Another fake memo? Powerline has the details.
(Hat tip, Jim Geraghty.)
Hey, Dan Rather may have messed it up during the election, but if at first you don’t succeed, try, try again.
The thing is, the memo’s just not that damaging. What, you mean politicians care if something’s a political issue? But it’s still a legit story if the WaPo got hoaxed.
The point of the story appears to be that the GOP is using the Schiavo story for political gain and to curry favor with the Religious Right. Personally, I think this is at least partially true. Cases like this happen all the time, but they don’t become the media hell-storm that this one has — and the main reason that has happened is because of political activists who’ve exploited it.
I think the memo is legit. Given the time frame involved, it’s no surprise that it contains typos. That it isn’t signed and doesn’t have letterhead is called plausible deniability. Welcome to the real world of hard ball politics. (And, frankly, Power Line is beginning to sound like conspiracy theorist nutcases.)
Rathergate will live as long as we have the MSM/DNC.
VodkaPundit has a link with the details on what some are calling another MemoGate. I’ve seen this story floating around a bit, but I decided to link to Stephen Greens site because he is so darn cute…..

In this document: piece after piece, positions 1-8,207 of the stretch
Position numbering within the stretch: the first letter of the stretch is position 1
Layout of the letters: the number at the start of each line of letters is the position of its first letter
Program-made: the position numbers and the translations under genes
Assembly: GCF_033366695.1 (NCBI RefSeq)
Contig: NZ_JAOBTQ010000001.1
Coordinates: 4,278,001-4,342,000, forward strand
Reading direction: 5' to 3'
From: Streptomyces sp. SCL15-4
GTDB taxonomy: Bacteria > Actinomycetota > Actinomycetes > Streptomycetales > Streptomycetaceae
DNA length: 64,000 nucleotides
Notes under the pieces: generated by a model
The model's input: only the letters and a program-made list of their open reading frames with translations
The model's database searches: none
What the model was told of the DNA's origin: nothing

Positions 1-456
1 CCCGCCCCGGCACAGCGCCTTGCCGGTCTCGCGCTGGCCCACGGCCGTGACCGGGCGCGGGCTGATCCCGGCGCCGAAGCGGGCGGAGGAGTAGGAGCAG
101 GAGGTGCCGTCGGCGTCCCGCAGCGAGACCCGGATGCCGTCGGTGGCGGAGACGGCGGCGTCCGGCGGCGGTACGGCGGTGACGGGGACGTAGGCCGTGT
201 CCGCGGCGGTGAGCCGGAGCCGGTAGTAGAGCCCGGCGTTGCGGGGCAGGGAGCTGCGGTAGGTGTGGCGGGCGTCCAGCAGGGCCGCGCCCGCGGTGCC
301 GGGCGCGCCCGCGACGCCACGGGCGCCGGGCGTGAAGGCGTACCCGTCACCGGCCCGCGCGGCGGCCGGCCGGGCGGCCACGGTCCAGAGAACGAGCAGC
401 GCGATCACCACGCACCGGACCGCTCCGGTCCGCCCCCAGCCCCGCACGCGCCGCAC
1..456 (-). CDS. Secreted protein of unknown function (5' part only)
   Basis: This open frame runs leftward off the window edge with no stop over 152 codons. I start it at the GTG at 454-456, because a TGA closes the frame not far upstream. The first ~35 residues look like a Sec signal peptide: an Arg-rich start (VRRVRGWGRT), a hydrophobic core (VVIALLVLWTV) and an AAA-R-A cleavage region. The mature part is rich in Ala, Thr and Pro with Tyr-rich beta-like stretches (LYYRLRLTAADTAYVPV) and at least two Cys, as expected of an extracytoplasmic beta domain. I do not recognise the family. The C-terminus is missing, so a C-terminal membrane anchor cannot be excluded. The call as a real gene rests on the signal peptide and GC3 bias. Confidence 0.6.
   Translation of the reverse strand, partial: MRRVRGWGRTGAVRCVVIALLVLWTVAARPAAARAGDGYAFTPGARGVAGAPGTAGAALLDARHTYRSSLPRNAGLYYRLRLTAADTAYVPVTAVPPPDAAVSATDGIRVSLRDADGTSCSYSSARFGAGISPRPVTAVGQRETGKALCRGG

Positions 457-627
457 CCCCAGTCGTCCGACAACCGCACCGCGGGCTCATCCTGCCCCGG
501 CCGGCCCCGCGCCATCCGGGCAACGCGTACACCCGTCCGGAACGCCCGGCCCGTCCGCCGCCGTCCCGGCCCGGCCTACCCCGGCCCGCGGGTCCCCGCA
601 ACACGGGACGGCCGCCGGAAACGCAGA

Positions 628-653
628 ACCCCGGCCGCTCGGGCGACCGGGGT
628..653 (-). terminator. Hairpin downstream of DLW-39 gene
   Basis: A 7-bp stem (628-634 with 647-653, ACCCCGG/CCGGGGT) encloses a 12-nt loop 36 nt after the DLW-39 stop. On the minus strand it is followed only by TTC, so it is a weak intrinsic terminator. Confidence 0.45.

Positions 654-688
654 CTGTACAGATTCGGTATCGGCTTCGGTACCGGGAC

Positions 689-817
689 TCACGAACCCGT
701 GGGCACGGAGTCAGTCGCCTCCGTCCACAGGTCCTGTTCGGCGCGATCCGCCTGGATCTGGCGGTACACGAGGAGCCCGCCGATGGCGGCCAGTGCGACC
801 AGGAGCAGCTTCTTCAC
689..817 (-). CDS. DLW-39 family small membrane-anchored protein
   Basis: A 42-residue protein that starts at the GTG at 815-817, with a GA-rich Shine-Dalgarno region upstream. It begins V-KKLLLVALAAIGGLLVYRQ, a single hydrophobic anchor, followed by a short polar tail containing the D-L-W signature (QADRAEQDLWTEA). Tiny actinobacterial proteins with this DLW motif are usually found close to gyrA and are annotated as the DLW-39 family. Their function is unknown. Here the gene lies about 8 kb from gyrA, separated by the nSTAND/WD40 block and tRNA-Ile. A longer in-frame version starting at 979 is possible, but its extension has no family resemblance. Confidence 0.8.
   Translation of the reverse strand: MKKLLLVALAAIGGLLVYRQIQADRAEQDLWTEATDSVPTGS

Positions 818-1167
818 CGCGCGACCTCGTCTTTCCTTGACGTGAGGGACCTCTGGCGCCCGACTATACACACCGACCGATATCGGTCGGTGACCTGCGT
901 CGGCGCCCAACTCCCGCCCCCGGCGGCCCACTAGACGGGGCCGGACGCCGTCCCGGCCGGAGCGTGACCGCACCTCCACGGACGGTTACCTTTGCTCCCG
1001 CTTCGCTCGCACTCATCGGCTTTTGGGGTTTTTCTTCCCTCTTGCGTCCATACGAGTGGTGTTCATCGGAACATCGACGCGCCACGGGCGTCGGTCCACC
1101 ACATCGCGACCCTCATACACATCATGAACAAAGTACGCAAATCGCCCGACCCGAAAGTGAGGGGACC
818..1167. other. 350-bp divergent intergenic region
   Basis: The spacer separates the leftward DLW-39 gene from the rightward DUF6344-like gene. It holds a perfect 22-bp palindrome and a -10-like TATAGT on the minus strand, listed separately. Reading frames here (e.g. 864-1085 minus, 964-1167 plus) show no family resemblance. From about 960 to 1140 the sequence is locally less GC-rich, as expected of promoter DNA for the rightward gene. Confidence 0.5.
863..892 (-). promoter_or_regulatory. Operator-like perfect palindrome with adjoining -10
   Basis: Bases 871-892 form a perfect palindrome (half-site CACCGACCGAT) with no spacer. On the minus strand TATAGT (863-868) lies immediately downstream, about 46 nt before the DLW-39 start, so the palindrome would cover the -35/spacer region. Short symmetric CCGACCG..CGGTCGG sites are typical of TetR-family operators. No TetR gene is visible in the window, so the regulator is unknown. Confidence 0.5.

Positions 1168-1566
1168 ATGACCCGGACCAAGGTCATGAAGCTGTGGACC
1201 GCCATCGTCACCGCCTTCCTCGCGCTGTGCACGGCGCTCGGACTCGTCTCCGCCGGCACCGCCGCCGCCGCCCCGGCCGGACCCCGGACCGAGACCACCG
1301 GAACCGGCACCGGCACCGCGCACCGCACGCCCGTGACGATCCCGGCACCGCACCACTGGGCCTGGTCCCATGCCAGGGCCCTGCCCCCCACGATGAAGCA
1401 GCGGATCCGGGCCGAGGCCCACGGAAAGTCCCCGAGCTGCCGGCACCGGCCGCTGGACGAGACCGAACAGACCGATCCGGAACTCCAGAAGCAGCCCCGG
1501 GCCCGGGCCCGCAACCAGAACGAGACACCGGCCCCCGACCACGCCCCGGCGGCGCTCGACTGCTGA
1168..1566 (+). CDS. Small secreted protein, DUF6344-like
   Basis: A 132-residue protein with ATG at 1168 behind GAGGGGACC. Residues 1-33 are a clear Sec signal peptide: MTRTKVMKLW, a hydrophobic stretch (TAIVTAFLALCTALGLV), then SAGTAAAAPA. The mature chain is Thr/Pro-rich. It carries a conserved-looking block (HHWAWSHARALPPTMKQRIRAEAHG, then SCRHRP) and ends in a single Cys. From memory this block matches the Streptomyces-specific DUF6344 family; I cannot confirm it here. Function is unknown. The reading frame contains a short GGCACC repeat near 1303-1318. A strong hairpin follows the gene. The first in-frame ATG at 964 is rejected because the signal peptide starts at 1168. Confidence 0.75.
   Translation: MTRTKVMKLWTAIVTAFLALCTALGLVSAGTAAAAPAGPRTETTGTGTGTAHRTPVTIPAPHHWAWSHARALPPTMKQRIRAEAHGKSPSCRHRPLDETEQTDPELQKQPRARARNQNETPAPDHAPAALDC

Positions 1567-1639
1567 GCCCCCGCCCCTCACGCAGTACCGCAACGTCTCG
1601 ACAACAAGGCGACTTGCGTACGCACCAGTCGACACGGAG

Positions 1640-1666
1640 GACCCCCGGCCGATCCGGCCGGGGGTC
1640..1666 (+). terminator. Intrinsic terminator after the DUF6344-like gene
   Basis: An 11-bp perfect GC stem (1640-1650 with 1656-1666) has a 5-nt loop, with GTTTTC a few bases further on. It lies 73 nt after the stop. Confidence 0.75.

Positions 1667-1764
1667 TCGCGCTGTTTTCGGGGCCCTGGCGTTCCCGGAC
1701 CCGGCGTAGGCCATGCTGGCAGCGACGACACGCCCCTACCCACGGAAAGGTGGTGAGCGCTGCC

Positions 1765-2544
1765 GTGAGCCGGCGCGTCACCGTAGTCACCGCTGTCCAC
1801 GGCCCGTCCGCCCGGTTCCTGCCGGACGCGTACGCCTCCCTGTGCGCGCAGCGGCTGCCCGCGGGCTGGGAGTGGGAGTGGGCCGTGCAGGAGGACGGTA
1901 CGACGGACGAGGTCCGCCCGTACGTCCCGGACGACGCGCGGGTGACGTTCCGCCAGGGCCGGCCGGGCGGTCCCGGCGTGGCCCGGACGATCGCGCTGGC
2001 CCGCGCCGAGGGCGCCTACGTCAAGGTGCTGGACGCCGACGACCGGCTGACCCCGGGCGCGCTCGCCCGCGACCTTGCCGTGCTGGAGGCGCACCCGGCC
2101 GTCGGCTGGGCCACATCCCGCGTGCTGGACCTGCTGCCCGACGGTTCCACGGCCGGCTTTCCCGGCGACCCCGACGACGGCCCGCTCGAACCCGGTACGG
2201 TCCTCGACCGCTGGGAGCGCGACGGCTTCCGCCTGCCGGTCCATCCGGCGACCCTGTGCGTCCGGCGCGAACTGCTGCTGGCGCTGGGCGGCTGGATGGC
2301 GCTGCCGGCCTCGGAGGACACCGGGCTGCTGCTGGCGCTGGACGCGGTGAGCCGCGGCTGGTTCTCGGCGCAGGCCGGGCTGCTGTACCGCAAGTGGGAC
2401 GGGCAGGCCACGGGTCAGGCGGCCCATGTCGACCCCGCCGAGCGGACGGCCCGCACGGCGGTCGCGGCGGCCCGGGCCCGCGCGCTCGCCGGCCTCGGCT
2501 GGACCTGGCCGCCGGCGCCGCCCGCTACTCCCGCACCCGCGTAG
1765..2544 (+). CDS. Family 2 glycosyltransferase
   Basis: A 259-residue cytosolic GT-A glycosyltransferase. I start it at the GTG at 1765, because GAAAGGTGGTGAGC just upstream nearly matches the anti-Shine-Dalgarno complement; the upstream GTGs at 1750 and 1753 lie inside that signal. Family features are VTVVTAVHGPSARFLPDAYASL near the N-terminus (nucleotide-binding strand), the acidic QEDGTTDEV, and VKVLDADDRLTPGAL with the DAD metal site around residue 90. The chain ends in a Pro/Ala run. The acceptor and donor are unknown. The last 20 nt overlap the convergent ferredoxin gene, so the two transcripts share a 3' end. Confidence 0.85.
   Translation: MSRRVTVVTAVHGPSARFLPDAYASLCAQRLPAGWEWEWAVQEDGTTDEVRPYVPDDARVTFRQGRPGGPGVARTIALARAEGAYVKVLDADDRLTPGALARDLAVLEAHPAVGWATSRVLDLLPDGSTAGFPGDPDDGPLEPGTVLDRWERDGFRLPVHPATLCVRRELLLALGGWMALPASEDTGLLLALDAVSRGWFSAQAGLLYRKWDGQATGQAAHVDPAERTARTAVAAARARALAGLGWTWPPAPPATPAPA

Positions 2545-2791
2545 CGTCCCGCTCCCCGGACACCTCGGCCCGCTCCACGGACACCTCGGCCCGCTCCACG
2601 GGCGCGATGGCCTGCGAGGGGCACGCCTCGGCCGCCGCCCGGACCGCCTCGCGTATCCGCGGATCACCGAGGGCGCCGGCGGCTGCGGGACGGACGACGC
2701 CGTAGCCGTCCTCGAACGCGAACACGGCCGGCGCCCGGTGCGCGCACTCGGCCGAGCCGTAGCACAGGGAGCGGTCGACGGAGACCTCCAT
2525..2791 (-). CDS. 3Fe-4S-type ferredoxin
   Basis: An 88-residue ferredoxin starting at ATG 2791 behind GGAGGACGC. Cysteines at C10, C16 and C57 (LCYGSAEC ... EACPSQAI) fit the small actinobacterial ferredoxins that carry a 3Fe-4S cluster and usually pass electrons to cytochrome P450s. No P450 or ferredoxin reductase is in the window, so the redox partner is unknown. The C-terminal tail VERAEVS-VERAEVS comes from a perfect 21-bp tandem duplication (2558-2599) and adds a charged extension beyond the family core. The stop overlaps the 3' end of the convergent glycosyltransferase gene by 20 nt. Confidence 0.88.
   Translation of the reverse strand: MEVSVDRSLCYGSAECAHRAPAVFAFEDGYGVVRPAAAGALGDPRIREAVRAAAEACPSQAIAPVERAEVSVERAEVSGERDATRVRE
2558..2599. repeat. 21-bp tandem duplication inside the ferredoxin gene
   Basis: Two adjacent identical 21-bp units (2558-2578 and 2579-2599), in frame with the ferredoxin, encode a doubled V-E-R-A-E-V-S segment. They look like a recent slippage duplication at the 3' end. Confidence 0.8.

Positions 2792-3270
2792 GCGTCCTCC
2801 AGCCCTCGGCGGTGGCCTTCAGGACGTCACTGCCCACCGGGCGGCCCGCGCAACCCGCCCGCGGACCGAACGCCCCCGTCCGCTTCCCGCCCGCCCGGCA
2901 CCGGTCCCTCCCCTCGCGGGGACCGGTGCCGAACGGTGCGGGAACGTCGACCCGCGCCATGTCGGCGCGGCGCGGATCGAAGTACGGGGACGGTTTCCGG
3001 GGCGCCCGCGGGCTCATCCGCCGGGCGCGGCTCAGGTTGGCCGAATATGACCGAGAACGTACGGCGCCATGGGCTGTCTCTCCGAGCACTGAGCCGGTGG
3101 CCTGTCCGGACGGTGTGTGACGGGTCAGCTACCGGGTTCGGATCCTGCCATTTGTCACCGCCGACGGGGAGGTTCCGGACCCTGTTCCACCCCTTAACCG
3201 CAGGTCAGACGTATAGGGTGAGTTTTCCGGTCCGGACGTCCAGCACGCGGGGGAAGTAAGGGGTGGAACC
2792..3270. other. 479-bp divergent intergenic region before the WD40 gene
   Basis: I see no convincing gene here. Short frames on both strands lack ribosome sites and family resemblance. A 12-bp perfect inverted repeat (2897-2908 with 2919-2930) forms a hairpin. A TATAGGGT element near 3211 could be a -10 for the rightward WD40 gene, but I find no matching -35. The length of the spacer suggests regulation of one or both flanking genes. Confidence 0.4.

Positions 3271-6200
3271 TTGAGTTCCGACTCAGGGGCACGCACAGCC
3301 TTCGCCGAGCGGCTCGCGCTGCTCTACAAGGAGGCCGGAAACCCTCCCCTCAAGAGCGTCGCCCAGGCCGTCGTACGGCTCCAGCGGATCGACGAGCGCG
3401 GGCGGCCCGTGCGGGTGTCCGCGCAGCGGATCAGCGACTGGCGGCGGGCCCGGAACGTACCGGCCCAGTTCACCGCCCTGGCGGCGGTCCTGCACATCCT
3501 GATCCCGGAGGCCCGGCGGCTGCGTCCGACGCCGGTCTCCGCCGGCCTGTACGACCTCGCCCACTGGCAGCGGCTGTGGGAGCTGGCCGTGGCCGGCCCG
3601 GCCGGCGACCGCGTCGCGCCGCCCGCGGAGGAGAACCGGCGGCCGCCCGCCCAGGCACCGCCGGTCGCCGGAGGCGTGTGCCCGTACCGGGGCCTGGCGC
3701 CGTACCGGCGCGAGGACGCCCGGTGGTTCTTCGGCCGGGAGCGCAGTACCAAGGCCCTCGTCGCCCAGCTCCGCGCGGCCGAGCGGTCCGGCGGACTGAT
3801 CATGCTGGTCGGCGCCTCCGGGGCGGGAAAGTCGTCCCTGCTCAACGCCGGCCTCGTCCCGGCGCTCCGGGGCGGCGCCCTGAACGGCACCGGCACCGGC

This is a little out on a limb here, but most of us have two different ways a speaking about our business. One way is for general consumption. The language and wording used is generic and meant to be understood by anyone. The other is jargon devised to communicate quickly and accurately with our peers in the same business or industry. This is used when talking “shop”. I assume politics is the same way. This memo appears “dumbed down” so that the general public can understand it.
Cases like this happen all the time,
Really? Name one.
Regardless of where you stand on Schiavo, it became the issue that it became partly because there AREN’T other cases quite like this one.
Matt Bruce wrote
>>Really? Name one
Thats precisely my point. Life and death decisions like the one in the Schiavo case take place every day in hospitals, nursing homes, and between family members who sometimes disagree.
This is the only case that I know of that has gotten this degree of media attention, and I think its fair to say that there are very few “right to die” cases that have been litigated as much(and for as long) as this one.
Why ? Perhaps the fact that Terri Schiavo has became a cause celebe for the Religious Right has something to do with it.
I can name three; my son, the son of a friend and the brother of a workmate. All three of us made the decision to terminate life support (my son was born prematurely, my friend’s son was born with only a brain stem and my workmate’s brother had a massive stroke which left him in an almost identical state as Terry Shiavo–in the last case, the only difference was his brother had a pacemaker keeping his heart beating, so they literally just turned off a machine.
While writing this, I came up with two more cases. My grandmother and the grandmother of my former business partner. My grandmother had a living will (which she wrote after watching her husband, my grandfather, be ressucitated against his previous verbal stated will and live as a vegetable for two weeks.) Before slipping into a coma, my former business partner’s grandmother asked the doctor to give her an overdose of whatever would kill her the fastest. Which he did.